All In: Generosity of Volunteers Benefits Students and Teachers
A few weeks ago, I had the opportunity to share a few thoughts with a group of individuals who volunteer in our schools. They are members of the American Association for the Advancement of Science (AAAS), and they work with teachers in many Montgomery County schools to enrich and support students in math, science and computer science. They bring a real-world perspective to the academic learning in our classrooms.
Currently, 111 teachers in 26 elementary and 40 secondary schools have a volunteer working with them on a regular basis. Each week, 7,000 to 10,000 students are positively impacted by these scientists, mathematicians and computer scientists who are currently working in their field or who have retired. They are individuals like Rob Thomas who, in addition to leading the volunteer program in Montgomery County, volunteers at Sherwood High School each week with a chemistry teacher.
I am incredibly thankful for the work they do. They are positively affecting students now and into their futures. This partnership with AAAS has been in existence for 16 years. Imagine how many teachers and students have been influenced by these volunteers.
While it is obvious that they have a positive effect on the students in the classes where they volunteer, they may not realize they are also affecting those students who come to the teachers’ classrooms next year and for many years in the future. When they help the teacher learn new ways of thinking about science and mathematics, that learning stays with the teacher long after the volunteers are gone. That learning benefits all of the students that teacher serves during their career. This is job-embedded professional learning at its best.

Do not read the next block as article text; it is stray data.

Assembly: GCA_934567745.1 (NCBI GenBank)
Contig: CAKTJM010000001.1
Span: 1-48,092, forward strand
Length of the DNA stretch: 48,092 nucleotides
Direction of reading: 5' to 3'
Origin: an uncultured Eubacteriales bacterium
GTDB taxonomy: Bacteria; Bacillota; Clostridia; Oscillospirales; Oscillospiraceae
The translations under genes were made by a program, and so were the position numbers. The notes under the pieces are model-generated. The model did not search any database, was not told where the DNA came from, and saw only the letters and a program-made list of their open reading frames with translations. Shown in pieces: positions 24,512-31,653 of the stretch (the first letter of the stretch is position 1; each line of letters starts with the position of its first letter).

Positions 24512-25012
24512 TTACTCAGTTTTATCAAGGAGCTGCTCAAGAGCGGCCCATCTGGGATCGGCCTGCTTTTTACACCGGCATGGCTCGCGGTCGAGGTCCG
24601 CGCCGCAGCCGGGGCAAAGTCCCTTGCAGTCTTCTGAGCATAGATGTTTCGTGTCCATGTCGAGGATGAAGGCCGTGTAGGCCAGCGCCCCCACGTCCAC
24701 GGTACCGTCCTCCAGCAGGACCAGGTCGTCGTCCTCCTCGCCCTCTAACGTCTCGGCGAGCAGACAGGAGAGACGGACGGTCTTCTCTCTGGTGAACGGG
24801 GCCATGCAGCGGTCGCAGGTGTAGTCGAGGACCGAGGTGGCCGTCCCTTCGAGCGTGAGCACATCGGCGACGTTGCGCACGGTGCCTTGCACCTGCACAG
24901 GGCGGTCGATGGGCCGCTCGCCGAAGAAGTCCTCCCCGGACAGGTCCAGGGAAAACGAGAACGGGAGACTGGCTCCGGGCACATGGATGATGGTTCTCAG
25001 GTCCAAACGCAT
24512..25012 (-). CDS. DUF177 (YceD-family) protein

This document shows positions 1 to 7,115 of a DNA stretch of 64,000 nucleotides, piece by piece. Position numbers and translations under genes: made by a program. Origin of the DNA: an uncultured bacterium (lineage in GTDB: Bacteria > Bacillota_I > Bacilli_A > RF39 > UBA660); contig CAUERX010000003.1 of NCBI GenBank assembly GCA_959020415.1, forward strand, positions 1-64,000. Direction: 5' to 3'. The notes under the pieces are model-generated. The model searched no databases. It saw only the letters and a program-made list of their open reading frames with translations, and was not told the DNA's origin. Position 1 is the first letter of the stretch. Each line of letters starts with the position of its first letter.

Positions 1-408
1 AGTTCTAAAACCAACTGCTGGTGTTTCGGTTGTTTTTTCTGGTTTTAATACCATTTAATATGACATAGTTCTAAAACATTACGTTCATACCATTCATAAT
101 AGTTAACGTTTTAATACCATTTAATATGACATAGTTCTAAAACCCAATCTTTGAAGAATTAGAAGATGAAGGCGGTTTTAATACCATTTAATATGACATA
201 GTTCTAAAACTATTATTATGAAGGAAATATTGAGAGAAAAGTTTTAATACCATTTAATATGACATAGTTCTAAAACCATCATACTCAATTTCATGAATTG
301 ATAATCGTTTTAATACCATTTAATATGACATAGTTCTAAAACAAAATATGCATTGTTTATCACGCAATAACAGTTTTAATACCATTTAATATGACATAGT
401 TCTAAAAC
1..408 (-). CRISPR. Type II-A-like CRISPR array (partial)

They build relationships with teachers. When they are in our classrooms, they model teamwork for our students. This real-life example of collaboration gives students a firsthand look at a valuable and employable skill.
They serve as role models and can also be advocates for students. They are also talent scouts, encouraging students to think about careers in science, technology, engineering and mathematics. They inspire friends, neighbors and relatives, or others thinking about a career change, to consider teaching.
Our school system has a strong interest in continuing the successful relationship with AAAS. Indeed, it would be beneficial to expand the program into more schools and classrooms. There are nearly 80,000 Montgomery County public school students enrolled in science courses at the secondary level. At least 13 of our elementary schools have dedicated STEM coordinators or teachers.
When AAAS volunteers are in our schools and classrooms, our students benefit, our teachers benefit and our community benefits.
Thank you to the volunteers for all you do on a regular basis. Your generosity in sharing your professional knowledge and love of learning extends far beyond the classroom walls.